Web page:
Landlords should not only know their rights for when a tenant breaches, but also know their obligations as landlords to maintain the rental property.  Many landlords are unaware of the rights that tenants have to give notice of a landlord’s breach and seek legal assistance if a landlord is not fulfilling their obligations.

The Arizona Residential Landlord Tenant Act sets out the obligations a landlord has to maintain a rental property.  A.R.S. § 33-1324 lists the majority of legal obligations of a landlord.  For example, under section 2, a landlord must “make all repairs and do whatever is necessary to put and keep the premises in a fit and habitable condition.”  Under section 4, a landlord must “supply running water and reasonable amounts of hot water at all times, reasonable heat and reasonable air-conditioning or cooling.”  While all of the obligations are set forth in the Act, the intent is that a landlord has a general obligation to maintain the premises.

When a landlord fails to properly care for the property, a tenant can invoke his rights under the Act.  There are two main remedies for a tenant to address a noncompliant landlord.  A.R.S. § 33-1361 provides the right of a tenant to terminate their lease if a landlord fails to cure a breach within a specified time period after notice has been given.  A tenant can give a 5 day notice for issues at the property that constitute a health and safety violation.  This could include electrical or plumbing issues.  For less immediate concerns, a tenant could serve a 10 day notice for general noncompliances such as a landlord’s failure to give a mailbox key or failure to give access to community amenities.  If the landlord does not cure the breach within the time period, and the breach is a legitimate violation of the landlord’s legal obligation, the tenant can move out of the property, terminate the lease and not be liable for the remaining portion of the lease.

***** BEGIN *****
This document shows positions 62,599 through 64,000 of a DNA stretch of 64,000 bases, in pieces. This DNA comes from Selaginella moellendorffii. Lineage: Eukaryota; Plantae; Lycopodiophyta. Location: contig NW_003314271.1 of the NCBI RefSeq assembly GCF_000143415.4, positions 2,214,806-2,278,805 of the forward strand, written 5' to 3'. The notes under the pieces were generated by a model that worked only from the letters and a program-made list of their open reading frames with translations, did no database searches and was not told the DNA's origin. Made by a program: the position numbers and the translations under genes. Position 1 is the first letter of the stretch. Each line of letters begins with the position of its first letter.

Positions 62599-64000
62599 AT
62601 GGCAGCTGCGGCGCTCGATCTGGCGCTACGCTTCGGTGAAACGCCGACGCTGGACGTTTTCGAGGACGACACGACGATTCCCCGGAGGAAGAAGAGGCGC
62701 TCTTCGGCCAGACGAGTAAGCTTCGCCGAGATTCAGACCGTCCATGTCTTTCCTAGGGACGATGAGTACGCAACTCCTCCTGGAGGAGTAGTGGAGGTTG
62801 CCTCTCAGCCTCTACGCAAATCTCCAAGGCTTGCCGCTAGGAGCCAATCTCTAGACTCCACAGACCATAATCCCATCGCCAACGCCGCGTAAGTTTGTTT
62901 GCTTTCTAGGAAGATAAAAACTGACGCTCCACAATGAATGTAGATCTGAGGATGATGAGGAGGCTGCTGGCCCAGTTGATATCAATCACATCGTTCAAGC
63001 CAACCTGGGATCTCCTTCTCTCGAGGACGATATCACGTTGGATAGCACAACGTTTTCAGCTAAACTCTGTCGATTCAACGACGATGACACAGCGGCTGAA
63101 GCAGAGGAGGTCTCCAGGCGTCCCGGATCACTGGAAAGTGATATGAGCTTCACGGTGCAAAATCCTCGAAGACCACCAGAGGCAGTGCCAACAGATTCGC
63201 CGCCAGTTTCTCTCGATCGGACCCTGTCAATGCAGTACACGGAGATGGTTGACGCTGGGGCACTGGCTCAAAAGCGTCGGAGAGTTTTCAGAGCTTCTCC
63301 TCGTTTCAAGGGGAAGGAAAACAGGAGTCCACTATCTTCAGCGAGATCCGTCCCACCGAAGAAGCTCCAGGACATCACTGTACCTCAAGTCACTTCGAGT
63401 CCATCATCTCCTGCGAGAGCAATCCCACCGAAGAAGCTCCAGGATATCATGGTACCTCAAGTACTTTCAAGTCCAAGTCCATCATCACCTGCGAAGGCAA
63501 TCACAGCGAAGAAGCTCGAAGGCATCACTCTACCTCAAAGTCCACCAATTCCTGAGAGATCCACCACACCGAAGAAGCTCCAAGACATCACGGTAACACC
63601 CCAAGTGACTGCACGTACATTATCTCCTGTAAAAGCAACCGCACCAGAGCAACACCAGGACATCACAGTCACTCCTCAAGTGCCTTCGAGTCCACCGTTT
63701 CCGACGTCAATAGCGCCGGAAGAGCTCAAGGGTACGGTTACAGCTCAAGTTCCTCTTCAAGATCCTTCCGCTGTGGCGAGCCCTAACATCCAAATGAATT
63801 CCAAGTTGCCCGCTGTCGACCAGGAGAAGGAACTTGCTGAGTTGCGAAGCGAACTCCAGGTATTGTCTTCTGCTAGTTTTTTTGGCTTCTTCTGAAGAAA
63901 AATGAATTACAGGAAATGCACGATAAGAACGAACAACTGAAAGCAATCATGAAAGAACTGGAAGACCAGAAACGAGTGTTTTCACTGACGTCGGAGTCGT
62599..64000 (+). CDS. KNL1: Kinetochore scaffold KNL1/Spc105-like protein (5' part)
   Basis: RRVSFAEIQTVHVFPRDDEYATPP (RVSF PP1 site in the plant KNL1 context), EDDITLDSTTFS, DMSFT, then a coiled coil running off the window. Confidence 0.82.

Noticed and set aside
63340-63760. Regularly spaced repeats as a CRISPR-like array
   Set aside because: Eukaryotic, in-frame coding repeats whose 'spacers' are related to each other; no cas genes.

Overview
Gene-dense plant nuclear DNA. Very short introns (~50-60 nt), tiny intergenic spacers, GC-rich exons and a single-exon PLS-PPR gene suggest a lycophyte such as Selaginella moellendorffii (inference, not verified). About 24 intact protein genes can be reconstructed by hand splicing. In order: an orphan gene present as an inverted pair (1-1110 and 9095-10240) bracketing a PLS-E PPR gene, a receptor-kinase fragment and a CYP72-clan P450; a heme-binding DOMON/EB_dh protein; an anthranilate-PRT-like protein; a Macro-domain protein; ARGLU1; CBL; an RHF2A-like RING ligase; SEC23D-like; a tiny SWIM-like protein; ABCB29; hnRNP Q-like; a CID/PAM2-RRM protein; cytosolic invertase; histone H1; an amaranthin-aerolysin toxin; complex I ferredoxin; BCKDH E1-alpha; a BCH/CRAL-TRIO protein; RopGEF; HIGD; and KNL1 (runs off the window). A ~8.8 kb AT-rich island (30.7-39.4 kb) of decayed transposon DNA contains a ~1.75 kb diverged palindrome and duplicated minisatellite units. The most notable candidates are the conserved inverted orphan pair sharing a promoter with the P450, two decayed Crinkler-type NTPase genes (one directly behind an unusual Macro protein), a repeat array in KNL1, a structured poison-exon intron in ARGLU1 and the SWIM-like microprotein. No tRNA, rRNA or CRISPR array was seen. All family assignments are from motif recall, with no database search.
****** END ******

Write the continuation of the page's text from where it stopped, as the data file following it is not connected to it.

Alternatively, a tenant has a self-help remedy under A.R.S. § 33-1363.  After proper notice has been give to a landlord, this statute allows the tenant to cure the breach as long as the reasonable cost of compliance is less than three hundred dollars or one-half of the monthly rent.  The tenant can deduct from the next month’s rent the cost of the repair as long as the work was done by a licensed contractor and the contractor provides a written waiver of lien.  Usually the self-help remedy will be used for problems such as a broken toilet or a faulty appliance.

Before a tenant can terminate their lease or to invoke their self-help remedies for a breach, the landlord must be given proper notice and fail to cure the breach.  Therefore, when given notice by the tenant, it’s important that a landlord act immediately, schedule a time to go to the property, inspect the alleged violations and cure the problem.  Remember, just like a landlord, a tenant is required to notice by hand-delivering the notice or by sending it certified mail.  Even though this is the legal requirement, a landlord would be wise to treat any form of notice from a tenant (email, phone call, etc.), as proper notice, act accordingly and address any alleged non-compliances.